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Original Research ARTICLE Provisionally accepted The full-text will be published soon. Notify me

Front. Plant Sci. | doi: 10.3389/fpls.2019.01305

Reducing Energy Requirements in Future Bioregenerative Life Support Systems (BLSSs): Performance and Bioactive Composition of Diverse Lettuce Genotypes Grown under Optimal and Suboptimal Light Conditions

  • 1Agricultural Sciences, University of Naples Federico II, Italy
  • 2University of Thessaly, Greece
  • 3University of Naples Federico II, Italy
  • 4Agricultural Research Insitute (Cyprus), Cyprus

Space farming for fresh food production is essential for sustaining long duration space missions and supporting human life in space colonies. However, several obstacles need to be overcome including abnormal light conditions and energy limitations in maintaining Bioregenerative Life Support Systems (BLSSs). The aim of the present study was to evaluate six lettuce cultivars (baby Romaine, green Salanova, Lollo verde, Lollo rossa, red oak leaf and red Salanova) of different types and pigmentation under optimal and suboptimal light intensity and to identify the most promising candidates for BLSSs. Baby Romaine performed better than the rest of the tested cultivars under suboptimal light intensity, demonstrating a more efficient light harvesting mechanism. Stomatal resistance increased under suboptimal light conditions, especially in the case of Lollo verde and red oak leaf cultivars, indicating stress conditions, whereas intrinsic water use efficiency was highest in baby Romaine and red oak leaf cultivars, regardless of light regime. Nitrate content increased under suboptimal light intensity, especially in cultivars green Salanova and Lollo verde, while P and Ca accumulation trends were also observed in baby Romaine and Lollo verde cultivars, respectively. Chicoric acid was the major detected phenolic acid in the hydroxycinnamic derivatives sub-class, followed by chlorogenic, caffeoyl-tartaric and caffeoyl-meso-tartaric acids. Chicoric and total hydroxycinnamic acids were not affected by light intensity, whereas the rest of the detected phenolic compounds showed a varied response to light intensity. Regarding cultivar response, red oak leaf exhibited the highest content in chicoric acid and total hydroxycinnamic acids content under suboptimal light intensity, whereas red Salanova exhibited the highest hydroxycinnamic derivatives profile under optimal light conditions. The main detected carotenoids were β-cryptoxanthin and violaxanthin+neoxanthin, followed by lutein and β-carotene. All the target carotenoids decreased significantly under low light intensity, while red Salanova maintained a distinct carotenoids profile. Overall, cultivation of assorted lettuce cultivars is the optimal scenario for space farming, where baby Romaine could provide adequate amounts of fresh biomass owing to its high light use efficiency while red oak leaf and red Salanova could contribute to the daily dietary requirements for health-promoting bioactive compounds such as polyphenols and carotenoids.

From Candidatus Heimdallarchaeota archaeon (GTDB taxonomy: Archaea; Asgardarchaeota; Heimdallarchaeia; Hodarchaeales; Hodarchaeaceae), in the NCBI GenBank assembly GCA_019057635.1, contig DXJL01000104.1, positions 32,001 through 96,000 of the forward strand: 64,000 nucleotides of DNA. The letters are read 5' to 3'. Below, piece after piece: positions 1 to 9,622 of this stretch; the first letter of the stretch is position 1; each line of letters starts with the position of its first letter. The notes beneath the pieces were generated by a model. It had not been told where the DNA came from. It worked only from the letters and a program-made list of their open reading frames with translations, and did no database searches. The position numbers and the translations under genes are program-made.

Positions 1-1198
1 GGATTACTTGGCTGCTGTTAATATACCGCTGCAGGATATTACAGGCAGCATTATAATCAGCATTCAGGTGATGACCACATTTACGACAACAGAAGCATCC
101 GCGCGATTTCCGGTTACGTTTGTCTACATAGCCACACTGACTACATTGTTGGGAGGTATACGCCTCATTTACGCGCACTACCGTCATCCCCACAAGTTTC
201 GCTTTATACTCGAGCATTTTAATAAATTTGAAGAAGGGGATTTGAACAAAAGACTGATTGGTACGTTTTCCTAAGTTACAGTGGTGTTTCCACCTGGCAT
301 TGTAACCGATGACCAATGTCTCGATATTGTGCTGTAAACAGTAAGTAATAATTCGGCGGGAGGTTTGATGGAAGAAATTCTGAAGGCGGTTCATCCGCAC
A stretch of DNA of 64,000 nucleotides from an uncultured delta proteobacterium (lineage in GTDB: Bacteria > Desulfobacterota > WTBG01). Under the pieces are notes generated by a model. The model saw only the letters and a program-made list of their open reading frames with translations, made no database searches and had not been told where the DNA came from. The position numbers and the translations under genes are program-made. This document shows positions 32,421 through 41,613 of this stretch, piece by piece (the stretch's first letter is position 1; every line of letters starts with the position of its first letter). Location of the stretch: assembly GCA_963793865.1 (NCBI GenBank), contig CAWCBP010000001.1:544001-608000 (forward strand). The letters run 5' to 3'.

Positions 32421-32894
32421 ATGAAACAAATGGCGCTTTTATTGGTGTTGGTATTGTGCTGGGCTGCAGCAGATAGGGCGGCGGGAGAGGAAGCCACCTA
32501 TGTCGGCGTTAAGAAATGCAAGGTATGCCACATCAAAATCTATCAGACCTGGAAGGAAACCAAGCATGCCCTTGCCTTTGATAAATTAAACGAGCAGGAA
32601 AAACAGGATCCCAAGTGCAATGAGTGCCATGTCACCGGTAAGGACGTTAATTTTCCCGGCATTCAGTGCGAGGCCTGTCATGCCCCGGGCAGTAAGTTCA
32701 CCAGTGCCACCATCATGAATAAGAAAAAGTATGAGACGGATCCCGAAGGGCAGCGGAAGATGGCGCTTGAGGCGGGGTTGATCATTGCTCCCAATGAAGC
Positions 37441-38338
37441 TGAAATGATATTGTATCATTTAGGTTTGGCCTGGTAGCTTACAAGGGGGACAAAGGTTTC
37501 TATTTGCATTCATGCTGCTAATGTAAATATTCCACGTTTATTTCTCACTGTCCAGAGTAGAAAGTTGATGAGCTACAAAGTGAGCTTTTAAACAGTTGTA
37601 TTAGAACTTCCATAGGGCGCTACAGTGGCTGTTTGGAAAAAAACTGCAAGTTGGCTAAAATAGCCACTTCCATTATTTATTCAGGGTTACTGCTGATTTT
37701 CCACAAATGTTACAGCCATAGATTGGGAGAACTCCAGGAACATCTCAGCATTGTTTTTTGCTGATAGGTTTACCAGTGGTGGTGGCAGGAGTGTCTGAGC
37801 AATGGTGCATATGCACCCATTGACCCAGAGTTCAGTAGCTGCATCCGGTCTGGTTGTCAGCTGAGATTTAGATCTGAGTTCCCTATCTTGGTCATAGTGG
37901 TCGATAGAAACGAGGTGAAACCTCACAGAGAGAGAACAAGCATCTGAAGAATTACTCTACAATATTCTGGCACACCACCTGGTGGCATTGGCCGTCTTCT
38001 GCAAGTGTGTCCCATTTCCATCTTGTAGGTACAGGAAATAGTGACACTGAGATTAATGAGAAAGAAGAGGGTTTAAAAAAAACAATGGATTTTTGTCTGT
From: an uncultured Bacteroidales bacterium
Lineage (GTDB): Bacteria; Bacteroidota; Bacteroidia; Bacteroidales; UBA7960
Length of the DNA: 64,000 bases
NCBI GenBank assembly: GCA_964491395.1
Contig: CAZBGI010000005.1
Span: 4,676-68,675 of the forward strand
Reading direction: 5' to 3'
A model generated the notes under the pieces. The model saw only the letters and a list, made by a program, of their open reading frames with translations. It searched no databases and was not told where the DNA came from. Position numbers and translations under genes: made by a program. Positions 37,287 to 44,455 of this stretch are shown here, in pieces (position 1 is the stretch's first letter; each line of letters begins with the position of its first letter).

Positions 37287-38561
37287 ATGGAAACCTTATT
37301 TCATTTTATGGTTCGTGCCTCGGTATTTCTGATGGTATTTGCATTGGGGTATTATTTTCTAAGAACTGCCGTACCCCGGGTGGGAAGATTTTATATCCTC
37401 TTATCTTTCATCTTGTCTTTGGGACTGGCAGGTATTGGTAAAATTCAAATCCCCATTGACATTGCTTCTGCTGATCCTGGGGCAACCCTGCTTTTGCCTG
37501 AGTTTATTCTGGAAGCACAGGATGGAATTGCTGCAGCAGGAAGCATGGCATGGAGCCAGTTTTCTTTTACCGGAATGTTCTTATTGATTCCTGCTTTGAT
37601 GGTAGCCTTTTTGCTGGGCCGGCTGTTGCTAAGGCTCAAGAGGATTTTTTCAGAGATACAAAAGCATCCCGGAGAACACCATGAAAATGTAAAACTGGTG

Keywords: bioactive compounds, bioregenerative food systems, Carotenoids, Lactuca sativa L., light intensity, Space life support systems, nitrate, Polyphenols

Received: 27 Apr 2019; Accepted: 19 Sep 2019.

Copyright: © 2019 Rouphael, Petropoulos, El Nakhel, Pannico, Kyriacou, Giordano, Troise, Vitaglione and De Pascale. This is an open-access article distributed under the terms of the Creative Commons Attribution License (CC BY). The use, distribution or reproduction in other forums is permitted, provided the original author(s) and the copyright owner(s) are credited and that the original publication in this journal is cited, in accordance with accepted academic practice. No use, distribution or reproduction is permitted which does not comply with these terms.

* Correspondence:
Dr. Youssef Rouphael, University of Naples Federico II, Agricultural Sciences, Naples, 80055, Campania, Italy, joerouphael@yahoo.com
Prof. Stefania De Pascale, University of Naples Federico II, Naples, 80138, Campania, Italy, depascal@unina.it